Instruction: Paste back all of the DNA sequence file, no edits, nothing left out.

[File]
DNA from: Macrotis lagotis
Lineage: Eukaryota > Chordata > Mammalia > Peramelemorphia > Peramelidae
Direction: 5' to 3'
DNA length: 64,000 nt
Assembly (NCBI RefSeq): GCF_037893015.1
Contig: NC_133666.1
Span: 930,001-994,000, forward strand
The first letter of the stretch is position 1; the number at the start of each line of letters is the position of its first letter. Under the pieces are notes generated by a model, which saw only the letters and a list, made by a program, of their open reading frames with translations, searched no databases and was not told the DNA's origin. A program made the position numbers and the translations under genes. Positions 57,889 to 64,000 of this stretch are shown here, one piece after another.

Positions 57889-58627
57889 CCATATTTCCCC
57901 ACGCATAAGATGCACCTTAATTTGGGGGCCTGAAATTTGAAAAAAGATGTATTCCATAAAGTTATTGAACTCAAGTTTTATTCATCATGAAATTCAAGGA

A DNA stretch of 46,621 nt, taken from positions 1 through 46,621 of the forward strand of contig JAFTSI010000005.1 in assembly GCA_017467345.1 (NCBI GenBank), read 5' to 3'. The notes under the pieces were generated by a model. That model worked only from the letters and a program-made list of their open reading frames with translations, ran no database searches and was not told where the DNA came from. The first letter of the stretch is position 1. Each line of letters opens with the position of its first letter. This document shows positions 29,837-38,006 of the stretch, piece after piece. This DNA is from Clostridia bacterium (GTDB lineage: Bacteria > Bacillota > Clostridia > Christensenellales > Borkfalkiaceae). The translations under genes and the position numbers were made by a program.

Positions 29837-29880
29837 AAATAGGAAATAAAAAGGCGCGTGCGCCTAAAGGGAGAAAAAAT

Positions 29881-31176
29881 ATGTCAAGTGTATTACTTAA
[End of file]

DNA from: Macrotis lagotis
Lineage: Eukaryota > Chordata > Mammalia > Peramelemorphia > Peramelidae
Direction: 5' to 3'
DNA length: 64,000 nt
Assembly (NCBI RefSeq): GCF_037893015.1
Contig: NC_133666.1
Span: 930,001-994,000, forward strand
The first letter of the stretch is position 1; the number at the start of each line of letters is the position of its first letter. Under the pieces are notes generated by a model, which saw only the letters and a list, made by a program, of their open reading frames with translations, searched no databases and was not told the DNA's origin. A program made the position numbers and the translations under genes. Positions 57,889 to 64,000 of this stretch are shown here, one piece after another.

Positions 57889-58627
57889 CCATATTTCCCC
57901 ACGCATAAGATGCACCTTAATTTGGGGGCCTGAAATTTGAAAAAAGATGTATTCCATAAAGTTATTGAACTCAAGTTTTATTCATCATGAAATTCAAGGA

A DNA stretch of 46,621 nt, taken from positions 1 through 46,621 of the forward strand of contig JAFTSI010000005.1 in assembly GCA_017467345.1 (NCBI GenBank), read 5' to 3'. The notes under the pieces were generated by a model. That model worked only from the letters and a program-made list of their open reading frames with translations, ran no database searches and was not told where the DNA came from. The first letter of the stretch is position 1. Each line of letters opens with the position of its first letter. This document shows positions 29,837-38,006 of the stretch, piece after piece. This DNA is from Clostridia bacterium (GTDB lineage: Bacteria > Bacillota > Clostridia > Christensenellales > Borkfalkiaceae). The translations under genes and the position numbers were made by a program.

Positions 29837-29880
29837 AAATAGGAAATAAAAAGGCGCGTGCGCCTAAAGGGAGAAAAAAT

Positions 29881-31176
29881 ATGTCAAGTGTATTACTTAA